Definition of Floridest
1. florid [adj] - See also: florid
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Lexicographical Neighbors of Floridest
Literary usage of Floridest
Below you will find example usage of this term as found in modern and/or classical literature:
1. The British Essayists;: With Prefaces, Historical and Biographical, by Alexander Chalmers (1808)
"... he assured me, with a countenance of the floridest melancholy I ever beheld, that a general vitrification had begun to take place in his person; ..."
2. Ecclesiastical Memorials; Relating Chiefly to Religion, and the Reformation by John Strype (1822)
"The sermon was made by the Bishop of Chichester ; who was esteemed, of all the Bishops, the floridest preacher. Her Highness being brought to her traverse, ..."
3. The Life of the Learned Sir Thomas Smith, Kt.D.C.L., Principal Secretary of by John Strype (1820)
"He was noted to be one of the three there, that were the great masters of the Ascham. English tongue. And so one of the floridest members of that University ..."
4. Richard Strauss, the Man and His Works by Henry Theophilus Finck (1917)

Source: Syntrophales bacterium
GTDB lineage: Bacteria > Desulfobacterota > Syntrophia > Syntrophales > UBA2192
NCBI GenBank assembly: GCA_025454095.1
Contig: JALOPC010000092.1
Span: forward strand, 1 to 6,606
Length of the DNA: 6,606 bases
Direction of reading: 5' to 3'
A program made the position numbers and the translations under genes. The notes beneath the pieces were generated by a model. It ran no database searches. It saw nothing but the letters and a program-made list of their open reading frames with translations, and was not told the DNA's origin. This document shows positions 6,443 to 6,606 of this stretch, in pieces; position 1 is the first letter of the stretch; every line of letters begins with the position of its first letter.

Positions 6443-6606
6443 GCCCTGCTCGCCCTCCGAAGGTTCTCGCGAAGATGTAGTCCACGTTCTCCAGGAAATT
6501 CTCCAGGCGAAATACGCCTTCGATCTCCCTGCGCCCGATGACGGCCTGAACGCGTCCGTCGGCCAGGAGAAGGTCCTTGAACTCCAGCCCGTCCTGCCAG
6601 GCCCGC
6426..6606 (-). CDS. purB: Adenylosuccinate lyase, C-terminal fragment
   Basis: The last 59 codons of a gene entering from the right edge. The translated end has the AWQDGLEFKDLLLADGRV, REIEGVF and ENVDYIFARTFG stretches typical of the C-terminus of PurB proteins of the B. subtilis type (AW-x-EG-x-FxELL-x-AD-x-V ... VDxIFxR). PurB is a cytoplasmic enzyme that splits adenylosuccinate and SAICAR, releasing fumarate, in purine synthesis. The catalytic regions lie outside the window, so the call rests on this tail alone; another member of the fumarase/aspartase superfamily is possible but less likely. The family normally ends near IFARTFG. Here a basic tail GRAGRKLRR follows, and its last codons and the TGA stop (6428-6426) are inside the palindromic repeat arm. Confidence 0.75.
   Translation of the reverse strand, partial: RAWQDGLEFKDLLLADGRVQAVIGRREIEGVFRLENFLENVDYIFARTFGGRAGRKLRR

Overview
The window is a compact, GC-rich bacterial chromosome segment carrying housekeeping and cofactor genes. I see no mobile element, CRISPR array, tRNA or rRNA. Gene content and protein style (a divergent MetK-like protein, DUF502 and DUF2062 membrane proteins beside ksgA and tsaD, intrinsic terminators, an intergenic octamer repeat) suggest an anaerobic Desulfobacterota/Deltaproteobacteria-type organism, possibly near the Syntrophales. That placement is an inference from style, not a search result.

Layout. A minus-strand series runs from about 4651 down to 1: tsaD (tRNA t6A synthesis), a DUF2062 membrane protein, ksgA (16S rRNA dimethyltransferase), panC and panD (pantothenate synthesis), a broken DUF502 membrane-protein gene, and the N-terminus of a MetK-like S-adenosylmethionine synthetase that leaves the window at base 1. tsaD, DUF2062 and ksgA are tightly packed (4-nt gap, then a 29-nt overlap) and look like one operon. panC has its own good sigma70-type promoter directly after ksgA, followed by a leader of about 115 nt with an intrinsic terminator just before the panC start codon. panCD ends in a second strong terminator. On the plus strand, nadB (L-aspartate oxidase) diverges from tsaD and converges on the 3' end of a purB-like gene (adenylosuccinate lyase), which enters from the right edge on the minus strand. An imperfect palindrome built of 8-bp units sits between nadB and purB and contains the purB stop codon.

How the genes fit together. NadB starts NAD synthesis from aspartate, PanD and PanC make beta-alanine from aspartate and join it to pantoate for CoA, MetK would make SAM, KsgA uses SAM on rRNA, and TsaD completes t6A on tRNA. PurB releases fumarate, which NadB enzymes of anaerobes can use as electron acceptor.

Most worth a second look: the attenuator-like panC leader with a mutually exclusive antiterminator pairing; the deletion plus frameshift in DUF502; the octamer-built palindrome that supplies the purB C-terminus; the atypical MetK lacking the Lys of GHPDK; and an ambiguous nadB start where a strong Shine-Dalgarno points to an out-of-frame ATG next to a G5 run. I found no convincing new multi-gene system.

"... and make-up of the orchestra, and the introduction of colorature — florid song of the floridest kind in a Strauss opera, of all places in the world! ..."
5. The Life and Acts of John Whitgift, D.D., the Third and Last Lord Archbishop by John Strype (1821)
"... floridest wits there, where he was Chancellor. To him I have seen letters of Clerk's writing, styling him his Lord and Master. ..."
6. The Life of the Learned Sir John Cheke, Kt., First Instructor, Afterwards by John Strype, William Elstob (1821)
"Leland, one of the floridest scholars there, teaches as much, whilst he submits his epigrams to his censure, and bids his book strive to make itself ..."